Older Toddlers/Preschoolers: If your child is interested, they can do their own version of Star Pose alongside you while both singing the song. I've seen this happen often as children approach the two-year-old mark and have attended a couple classes watching their parent do the pose/song.
Monkey in the Tree with Tree Pose
For this partner pose, hold your child on the left hip or in the center with both hands supporting if an infant that is too young for a hip carry. Then, ground your left foot and lift your right foot, placing it on the inside of your left ankle, knee, or inside the groin, depending on where you feel the most stable. Lift your chest and tuck your tailbone in. Find a focal point in front of you if needed. Hold Tree Pose while holding your "monkey" for one round of the song/rhyme. Then switch to the right side for the hip carry and grounded foot to complete the song on the other side. It's okay if your tree sways or falls down...just have fun with your little monkey!
Old MacDonald Had a Farm (or Zoo...) with Various Yoga Poses
We use this song often in our toddler classes, but can be adapted for any age of young children. For infants, they can lay on a blanket at the front of the mat as you do the poses and make animal noises for their delight. For mobile infants and toddlers, they can crawl through your legs or be scooped up and join in, depending on the pose. For older toddlers and preschoolers, they can do their own interpretation of the pose alongside you or join in for a partner variation. The more animated the animal sounds, the better! And if your child asks for an animal you don't know a pose for, just improvise!
Possible animal poses:
Cow (Cat and cow are often best friends and go together.)
Cobra (Give a hiss!)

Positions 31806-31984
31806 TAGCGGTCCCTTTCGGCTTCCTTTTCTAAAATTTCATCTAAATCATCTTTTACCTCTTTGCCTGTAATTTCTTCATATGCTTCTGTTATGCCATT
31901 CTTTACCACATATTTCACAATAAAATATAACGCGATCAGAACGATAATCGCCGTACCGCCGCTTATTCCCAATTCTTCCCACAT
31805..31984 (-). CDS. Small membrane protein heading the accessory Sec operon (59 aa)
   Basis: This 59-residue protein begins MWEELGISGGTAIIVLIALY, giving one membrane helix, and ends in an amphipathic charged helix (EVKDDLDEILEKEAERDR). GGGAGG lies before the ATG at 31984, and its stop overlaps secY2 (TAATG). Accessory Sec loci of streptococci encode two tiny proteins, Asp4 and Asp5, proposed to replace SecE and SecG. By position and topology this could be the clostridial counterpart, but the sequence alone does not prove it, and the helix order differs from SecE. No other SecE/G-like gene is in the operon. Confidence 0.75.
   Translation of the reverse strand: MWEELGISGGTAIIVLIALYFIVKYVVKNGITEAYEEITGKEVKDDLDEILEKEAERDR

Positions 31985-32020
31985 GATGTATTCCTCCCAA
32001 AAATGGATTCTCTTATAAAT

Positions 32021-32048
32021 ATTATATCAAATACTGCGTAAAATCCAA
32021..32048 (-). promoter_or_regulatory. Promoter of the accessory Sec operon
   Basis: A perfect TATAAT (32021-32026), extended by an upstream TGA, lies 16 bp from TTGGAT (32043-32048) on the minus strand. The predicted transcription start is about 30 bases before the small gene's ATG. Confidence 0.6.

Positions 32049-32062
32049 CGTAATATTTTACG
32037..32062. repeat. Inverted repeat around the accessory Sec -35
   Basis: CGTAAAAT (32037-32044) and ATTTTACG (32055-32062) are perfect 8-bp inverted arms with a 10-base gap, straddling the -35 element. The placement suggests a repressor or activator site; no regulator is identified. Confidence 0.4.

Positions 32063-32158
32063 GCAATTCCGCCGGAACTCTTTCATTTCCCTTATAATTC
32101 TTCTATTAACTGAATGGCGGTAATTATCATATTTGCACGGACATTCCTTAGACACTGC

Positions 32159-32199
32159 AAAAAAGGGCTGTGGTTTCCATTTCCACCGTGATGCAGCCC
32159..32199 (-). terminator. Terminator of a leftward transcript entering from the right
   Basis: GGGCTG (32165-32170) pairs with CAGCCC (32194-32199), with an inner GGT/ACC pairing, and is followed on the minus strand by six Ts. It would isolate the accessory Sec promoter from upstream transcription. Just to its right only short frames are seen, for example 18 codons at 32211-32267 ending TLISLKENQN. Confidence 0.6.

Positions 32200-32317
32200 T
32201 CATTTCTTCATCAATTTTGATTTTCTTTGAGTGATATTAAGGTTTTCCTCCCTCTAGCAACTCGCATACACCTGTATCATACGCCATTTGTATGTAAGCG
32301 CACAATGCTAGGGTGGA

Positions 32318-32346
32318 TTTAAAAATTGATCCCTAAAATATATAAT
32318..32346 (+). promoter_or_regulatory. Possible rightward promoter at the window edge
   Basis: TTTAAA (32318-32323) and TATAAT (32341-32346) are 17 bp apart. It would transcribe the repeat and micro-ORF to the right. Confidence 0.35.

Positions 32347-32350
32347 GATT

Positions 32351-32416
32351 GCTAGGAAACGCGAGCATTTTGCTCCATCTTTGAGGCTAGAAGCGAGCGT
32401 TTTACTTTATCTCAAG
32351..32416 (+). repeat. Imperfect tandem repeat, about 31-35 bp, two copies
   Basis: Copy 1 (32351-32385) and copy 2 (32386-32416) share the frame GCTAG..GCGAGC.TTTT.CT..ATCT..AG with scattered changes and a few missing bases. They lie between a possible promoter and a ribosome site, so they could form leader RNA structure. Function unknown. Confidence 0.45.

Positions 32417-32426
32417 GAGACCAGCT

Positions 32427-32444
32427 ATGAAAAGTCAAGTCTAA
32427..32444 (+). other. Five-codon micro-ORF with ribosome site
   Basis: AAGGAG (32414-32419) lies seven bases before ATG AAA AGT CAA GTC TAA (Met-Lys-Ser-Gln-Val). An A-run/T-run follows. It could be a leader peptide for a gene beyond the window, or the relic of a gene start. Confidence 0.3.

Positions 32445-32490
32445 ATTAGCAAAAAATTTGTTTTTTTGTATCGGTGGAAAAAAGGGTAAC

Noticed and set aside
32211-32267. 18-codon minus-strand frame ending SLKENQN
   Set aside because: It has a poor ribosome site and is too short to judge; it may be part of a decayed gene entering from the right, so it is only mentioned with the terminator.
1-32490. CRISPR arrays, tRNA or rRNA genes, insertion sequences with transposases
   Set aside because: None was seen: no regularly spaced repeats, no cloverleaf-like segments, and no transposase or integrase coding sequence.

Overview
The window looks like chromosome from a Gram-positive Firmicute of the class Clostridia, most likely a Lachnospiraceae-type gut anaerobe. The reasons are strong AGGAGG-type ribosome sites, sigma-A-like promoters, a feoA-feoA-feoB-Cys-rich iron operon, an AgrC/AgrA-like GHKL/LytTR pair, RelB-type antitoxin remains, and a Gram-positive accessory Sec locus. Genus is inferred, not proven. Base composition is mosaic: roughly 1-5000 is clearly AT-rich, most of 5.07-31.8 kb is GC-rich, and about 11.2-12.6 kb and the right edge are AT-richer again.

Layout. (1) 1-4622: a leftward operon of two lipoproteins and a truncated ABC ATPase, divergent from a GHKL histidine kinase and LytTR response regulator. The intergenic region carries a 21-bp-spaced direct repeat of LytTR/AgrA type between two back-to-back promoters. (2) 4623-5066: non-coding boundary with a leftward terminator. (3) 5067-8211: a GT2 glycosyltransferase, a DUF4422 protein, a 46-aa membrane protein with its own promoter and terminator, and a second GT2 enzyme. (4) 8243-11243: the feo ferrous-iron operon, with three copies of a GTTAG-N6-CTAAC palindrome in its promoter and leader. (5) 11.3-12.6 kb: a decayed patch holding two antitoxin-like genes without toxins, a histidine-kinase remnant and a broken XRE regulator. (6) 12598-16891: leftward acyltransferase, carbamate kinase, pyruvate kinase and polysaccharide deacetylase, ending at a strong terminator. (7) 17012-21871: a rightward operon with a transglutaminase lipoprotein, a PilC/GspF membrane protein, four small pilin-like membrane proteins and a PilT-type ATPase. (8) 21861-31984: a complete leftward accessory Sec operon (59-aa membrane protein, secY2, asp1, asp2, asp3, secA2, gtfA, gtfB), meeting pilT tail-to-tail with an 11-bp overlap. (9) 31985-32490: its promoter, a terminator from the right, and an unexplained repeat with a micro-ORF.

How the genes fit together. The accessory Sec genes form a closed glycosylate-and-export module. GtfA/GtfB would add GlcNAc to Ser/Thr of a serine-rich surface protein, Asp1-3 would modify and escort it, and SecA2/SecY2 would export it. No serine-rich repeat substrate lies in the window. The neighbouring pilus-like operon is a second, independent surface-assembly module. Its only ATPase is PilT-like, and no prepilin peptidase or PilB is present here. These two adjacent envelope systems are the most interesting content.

Dog (Bark three times...)
Wolf (A loud howl at the moon!)
Lizard (Stick out your lizard tongue!)
Bear (Shh...the bear is sleeping!)
Lion (Give a big roar!)
Use your personal discretion when attempting these or any other yoga poses with your child. If needed, check with your doctor first before starting a physical yoga practice.
These poses can be adapted as your baby develops from being held through them all into doing them on their own next to you as an older toddler or preschooler. Keep in mind that their representation of the pose will not be like yours...their body awareness is not as developed to your level. That is okay. Let them do their own version of it if they want to without correcting their form or alignment. If they want to just watch you the first few times, that is okay, too. The most important thing is that you are modeling movement, breathing, and interacting with your child in a positive way. The rest will come instinctively for them when they are ready and interested.
With sharing yoga and song with your infant, toddler, or young child, you are not only playing, introducing them to yoga, and teaching them new songs, you are also interacting with them in ways that allow them to move their body, use their imagination, and connect with you. That on top of yoga, breath, and lighthearted fun for you makes it a wonderful practice!
About Amber Sparks
Amber Sparks is a yoga teacher for postnatal mamas and babies, toddlers and their parents, and family yoga for all ages at Yoga to Grow. She is a mother of two yoginis, ages four and six. Amber has been practicing yoga for 16 years and finds her yoga practice helps her in all aspects of mothering and in life. She writes about her experiences at Heart Wanderings.